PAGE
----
Photography of Japanese Women in Distant Times

Photography of Japanese Women in Distant Times

Lee Jay Walker

Modern Tokyo News

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The photography of Ogawa Kazumasa in this article is based on images of Japanese ladies in the late nineteenth century and early twentieth century. In each image you will find nothing revolutionary nor will you find a “hidden mystery.” However, the simplicity of each image and the serene effect is most heartwarming.

Indeed, if you venture into stunning gardens like Chinzan-so and you are lucky enough to see a female dressed in traditional Japanese clothes, then the “ghosts” of these images will instantly connect. It is this simplicity which appeals greatly because Ogawa Kazumasa isn’t showing an agenda or focused on highlighting perfection.

Instead, all these images are highlighting aspects of life in the distant past and from the purpose of female fashion, traditional Japanese clothes, the role of women in society, and other factors, then they do provide a glimpse. These photos also connect with the “mysterious world” of parts of Kyoto which are preserving tradition but from different standpoints. This applies to the serene looks of all the ladies in these photos and how life appears simple, refined, and at one with nature.

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Images of the world of geisha and traditional houses called okiya springs to mind when thinking about the old world of Kyoto. This applies to the elite of geisha and the high culture of karyukai (the flower and willow world).

The photos by Ogawa Kazumasa are not based on this mysterious world but the simplicity and serenity of his images does conjure up a connection to “old Japan.” Of course, the reality may have been very different and this applies to all old photos which highlight aspects of past cultures in all societies. However, the dream world of “hidden mysteries” can be found in countless different cultures despite the real truth probably being very different. Yet without this “idealism,” “perfection,” and “simplicity,” the world would be more mundane and less appealing.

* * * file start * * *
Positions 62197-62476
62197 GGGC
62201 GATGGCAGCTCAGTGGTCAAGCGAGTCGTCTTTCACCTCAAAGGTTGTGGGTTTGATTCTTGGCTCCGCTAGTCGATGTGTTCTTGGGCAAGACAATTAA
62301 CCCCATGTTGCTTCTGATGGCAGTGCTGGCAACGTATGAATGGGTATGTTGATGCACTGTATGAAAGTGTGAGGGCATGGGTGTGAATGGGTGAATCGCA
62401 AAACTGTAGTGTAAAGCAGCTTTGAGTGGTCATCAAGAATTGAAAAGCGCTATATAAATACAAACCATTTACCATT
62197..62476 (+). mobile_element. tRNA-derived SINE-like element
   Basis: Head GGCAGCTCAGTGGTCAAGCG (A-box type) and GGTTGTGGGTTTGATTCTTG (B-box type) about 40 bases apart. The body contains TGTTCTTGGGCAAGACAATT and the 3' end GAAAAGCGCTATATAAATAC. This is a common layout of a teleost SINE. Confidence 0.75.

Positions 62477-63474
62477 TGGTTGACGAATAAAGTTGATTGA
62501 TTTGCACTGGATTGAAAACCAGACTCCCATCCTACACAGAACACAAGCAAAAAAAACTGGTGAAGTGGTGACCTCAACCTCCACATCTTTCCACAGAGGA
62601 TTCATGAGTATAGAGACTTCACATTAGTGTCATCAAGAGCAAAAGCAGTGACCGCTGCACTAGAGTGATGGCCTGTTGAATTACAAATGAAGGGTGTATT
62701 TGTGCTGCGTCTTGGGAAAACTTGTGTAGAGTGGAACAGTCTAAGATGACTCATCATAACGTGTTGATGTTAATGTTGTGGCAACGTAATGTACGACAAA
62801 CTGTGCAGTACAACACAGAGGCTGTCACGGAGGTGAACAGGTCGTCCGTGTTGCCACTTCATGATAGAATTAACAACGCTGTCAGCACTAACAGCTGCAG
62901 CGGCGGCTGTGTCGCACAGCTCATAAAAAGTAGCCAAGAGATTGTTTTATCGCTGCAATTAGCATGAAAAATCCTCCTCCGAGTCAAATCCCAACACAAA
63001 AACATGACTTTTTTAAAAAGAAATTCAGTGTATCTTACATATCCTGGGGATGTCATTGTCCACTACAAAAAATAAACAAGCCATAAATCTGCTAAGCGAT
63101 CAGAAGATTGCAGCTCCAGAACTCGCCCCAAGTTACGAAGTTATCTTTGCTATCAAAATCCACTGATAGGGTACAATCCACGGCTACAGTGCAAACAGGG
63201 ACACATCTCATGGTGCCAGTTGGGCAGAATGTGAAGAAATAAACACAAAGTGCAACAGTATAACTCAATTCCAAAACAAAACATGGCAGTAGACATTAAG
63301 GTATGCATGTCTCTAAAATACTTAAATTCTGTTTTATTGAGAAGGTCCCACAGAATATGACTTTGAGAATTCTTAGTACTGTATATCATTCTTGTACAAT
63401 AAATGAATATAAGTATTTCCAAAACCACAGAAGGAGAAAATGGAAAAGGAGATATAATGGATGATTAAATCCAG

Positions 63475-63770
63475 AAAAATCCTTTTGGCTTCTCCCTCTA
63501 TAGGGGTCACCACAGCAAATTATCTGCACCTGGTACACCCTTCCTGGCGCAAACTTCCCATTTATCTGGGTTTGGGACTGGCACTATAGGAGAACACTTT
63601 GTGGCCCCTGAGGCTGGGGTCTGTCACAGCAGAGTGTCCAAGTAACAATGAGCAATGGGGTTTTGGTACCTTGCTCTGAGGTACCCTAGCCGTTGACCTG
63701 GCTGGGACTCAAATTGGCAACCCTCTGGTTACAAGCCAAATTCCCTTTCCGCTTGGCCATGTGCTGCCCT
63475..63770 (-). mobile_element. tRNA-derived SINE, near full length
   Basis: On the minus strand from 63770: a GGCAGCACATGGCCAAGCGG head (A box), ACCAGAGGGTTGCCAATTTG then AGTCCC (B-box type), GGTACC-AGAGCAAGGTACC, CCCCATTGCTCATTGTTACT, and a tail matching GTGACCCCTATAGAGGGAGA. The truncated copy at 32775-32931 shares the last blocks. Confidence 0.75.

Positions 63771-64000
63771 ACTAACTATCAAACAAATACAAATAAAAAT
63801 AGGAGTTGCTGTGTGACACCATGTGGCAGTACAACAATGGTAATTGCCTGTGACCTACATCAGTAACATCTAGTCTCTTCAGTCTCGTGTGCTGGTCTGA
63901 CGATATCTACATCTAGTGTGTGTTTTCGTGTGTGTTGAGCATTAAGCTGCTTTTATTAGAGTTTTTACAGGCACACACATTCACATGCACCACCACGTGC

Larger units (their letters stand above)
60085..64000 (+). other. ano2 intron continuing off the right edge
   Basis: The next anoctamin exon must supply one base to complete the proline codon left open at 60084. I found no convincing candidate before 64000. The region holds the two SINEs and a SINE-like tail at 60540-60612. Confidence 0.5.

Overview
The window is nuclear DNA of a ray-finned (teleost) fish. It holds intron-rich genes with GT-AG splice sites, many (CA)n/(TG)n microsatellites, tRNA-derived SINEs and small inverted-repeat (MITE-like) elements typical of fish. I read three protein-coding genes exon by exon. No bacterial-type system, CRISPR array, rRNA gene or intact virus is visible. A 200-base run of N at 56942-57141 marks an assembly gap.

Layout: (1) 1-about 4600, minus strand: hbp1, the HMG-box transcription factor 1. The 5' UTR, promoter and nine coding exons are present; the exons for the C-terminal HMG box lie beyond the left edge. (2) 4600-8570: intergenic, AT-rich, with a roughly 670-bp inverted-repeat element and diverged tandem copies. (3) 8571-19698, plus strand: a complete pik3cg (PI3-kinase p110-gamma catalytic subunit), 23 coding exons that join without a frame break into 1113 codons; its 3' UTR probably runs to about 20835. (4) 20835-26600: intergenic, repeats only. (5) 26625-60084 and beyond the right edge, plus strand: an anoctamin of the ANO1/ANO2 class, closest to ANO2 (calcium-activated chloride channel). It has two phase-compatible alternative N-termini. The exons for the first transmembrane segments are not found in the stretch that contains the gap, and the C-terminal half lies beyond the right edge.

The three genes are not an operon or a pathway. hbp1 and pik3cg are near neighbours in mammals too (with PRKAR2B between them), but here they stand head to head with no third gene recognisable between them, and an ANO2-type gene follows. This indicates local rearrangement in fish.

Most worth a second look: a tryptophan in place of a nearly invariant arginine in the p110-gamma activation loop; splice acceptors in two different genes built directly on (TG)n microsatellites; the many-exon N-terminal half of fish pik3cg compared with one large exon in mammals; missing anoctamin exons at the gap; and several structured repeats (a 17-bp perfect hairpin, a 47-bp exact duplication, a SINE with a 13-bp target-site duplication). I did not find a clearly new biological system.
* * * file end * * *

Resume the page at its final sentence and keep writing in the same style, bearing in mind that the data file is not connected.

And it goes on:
Therefore, while Ogawa Kazumasa took normal photos it is often the “outsider” and “dreamer” who will take them to a different level. Despite this, the original meaning behind the images and the importance of these photos from a cultural point of view can’t be underestimated. After all, they do provide a glimpse into the “old world” related to females in Japan irrespective if the area is narrow or not.

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In my earlier article about Ogawa Kazumasa I comment that “Ogawa Kazumasa was a pioneer in photomechanical printing and photography. He was multi-talented in the field of photography, printing and publishing and clearly the Meiji era of his youth (Meiji Period began from 1868) was dynamic and a time of change.  Therefore, Ogawa Kazumasa had ample opportunities once his talent was recognized because a new spirit was entering Japan alongside the traditions of the past.”

“Ogawa Kazumasa was born in Saitama prefecture which is near Tokyo and he moved to Tokyo in 1880 in order to further his English skills. After this, he moved to Boston in America for two years and after his arrival back to Japan in 1884 he opened a photographic studio in the Iidabashi area.  This was followed by the creation of Tsukiji Kampan Seizo Kaisha four years later and the following year he began Japan’s first collotype business named the Ogawa Shashin Seihanjo and during the same year he became an editor for Shashin Shinpo.”

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The revolutionary period of the Meija era impacted greatly on Ogawa Kazumasa and the same applies to new technology which was opening up a new world. Also, his stay in Boston was most interesting because now he understood the reality of two major cultures. Therefore, he was a true innovator and his legacy is abundantly clear because he was a pioneer in photography and in photomechanical printing.

Ogawa Kazumasa opens up many aspects of the Meiji era and Taisho period through the photography he did. Also, he influenced many individuals during his lifetime and collectively a great deal of work was done which sheds light on both periods of Japanese history.

http://oldphoto.lb.nagasaki-u.ac.jp/unive/  (Photo gallery and very high quality)

http://www.baxleystamps.com/litho/ogawa.shtml  

Please note that Ogawa Kazumasa was born in Saitama prefecture which is near Tokyo but I have entered him under Tokyo because he was based in Tokyo. Also, Tokyo is where his career began in the field of photography, printing, and publishing.

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Some art and cultural articles by Modern Tokyo Times are republished in order to inform our international readership about the unique reality of Japan.

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